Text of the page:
House urges Supreme Court to lift shield on Trump financial records

The House urged the U.S. Supreme Court to let lawmakers have access to eight years of Donald Trump’s financial records, saying Congress has broad authority to investigate misconduct by the president.

In a legal filing Thursday, the Democratic-controlled House asked the court to allow immediate enforcement of a subpoena sent by lawmakers to Mazars USA, Trump’s accounting firm. Chief Justice John Roberts this week temporarily blocked the subpoena in an administrative order.

The House said that, if the court extends Roberts’s hold, it should put the case on a fast track so the justices can resolve it in the term that ends in late June. The House said Trump should be required to file his appeal of a lower court ruling against him by Dec. 2 so the justices can use their Dec. 13 private conference to discuss whether to hear the case.

U.S. Supreme Court
U.S. Supreme Court

“Each day of delay harms Congress by depriving it of important information it needs to carry out its constitutional responsibilities,” the House said in a brief filed by the chamber’s general counsel, Douglas Letter.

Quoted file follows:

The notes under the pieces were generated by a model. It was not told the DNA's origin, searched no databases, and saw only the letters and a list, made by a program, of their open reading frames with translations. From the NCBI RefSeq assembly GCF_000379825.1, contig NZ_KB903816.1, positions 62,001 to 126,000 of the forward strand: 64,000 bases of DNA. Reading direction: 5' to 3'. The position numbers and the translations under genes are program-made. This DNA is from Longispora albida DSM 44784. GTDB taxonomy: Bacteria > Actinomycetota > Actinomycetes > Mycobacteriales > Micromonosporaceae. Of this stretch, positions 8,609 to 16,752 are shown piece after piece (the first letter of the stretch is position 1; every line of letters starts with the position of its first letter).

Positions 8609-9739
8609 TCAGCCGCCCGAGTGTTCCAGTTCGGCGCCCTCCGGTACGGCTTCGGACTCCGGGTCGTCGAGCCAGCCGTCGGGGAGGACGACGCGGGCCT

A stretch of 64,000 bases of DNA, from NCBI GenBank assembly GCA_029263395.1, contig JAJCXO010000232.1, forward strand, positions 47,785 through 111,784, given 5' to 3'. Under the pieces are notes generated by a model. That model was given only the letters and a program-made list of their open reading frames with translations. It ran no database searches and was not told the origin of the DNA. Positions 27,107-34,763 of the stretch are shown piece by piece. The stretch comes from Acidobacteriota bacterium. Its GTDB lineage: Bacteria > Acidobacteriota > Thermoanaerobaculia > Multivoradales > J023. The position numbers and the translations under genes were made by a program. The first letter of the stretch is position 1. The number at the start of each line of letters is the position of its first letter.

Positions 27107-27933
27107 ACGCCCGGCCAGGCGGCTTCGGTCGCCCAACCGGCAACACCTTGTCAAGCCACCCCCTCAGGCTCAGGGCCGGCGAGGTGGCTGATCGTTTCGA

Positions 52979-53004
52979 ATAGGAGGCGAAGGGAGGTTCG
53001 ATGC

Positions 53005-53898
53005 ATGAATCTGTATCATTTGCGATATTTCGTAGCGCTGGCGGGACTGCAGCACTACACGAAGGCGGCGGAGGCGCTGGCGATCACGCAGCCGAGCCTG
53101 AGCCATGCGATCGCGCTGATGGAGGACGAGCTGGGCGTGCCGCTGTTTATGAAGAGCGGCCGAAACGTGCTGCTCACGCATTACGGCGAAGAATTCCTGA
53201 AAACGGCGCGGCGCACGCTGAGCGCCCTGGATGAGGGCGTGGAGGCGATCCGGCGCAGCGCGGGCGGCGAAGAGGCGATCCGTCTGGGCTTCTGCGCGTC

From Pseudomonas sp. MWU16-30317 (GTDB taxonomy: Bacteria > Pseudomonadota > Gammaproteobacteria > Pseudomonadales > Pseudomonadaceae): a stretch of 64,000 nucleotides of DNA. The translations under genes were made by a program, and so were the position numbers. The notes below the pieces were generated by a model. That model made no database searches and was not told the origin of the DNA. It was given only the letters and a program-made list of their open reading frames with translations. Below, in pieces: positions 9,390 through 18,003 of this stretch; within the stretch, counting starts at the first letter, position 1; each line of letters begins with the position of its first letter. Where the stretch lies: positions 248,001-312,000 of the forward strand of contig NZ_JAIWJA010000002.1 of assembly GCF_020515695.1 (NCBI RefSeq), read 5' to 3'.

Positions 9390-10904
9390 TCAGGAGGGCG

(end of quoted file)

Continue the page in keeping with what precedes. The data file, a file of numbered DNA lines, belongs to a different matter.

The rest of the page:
The case is one of two Trump subpoena fights pulling the Supreme Court into a partisan fray over the president’s personal conduct and business dealings. Trump is also asking the court to stop Mazars from turning over his tax returns to a New York prosecutor. The cases arrive as House Democrats press an impeachment investigation of the president.

The House Oversight and Reform Committee says it wants the documents because it’s considering revising the federal ethics-in-government laws. Trump’s lawyers say the primary purpose is law enforcement, something they say is beyond Congress’s legislative powers. A federal appeals court in Washington backed the committee on a 2-1 vote.

Hush payments

The cases, which arrive as House Democrats press an impeachment investigation of Trump, are pulling the Supreme Court into a partisan fray over the president’s personal conduct and business dealings.

Vance is investigating whether Trump’s business falsified business records to disguise hush payments to two women who claimed they had sex with Trump before he took office. In an appeal filed last week, Trump contended that presidents have broad immunity from criminal investigations while in office.

Trump’s “assertion of absolute presidential immunity is foreclosed by this court’s precedent, which conclusively establishes that no person in this country is so high that he is above the law,” Vance argued in the new filing.

Under an agreement with Vance, Trump asked the court to resolve the case in its current term. In exchange, Vance’s office said it won’t try to enforce the subpoena until the Supreme Court acts.

The congressional case is Trump v. Mazars, 19A545.

Greg Stohr
Bloomberg News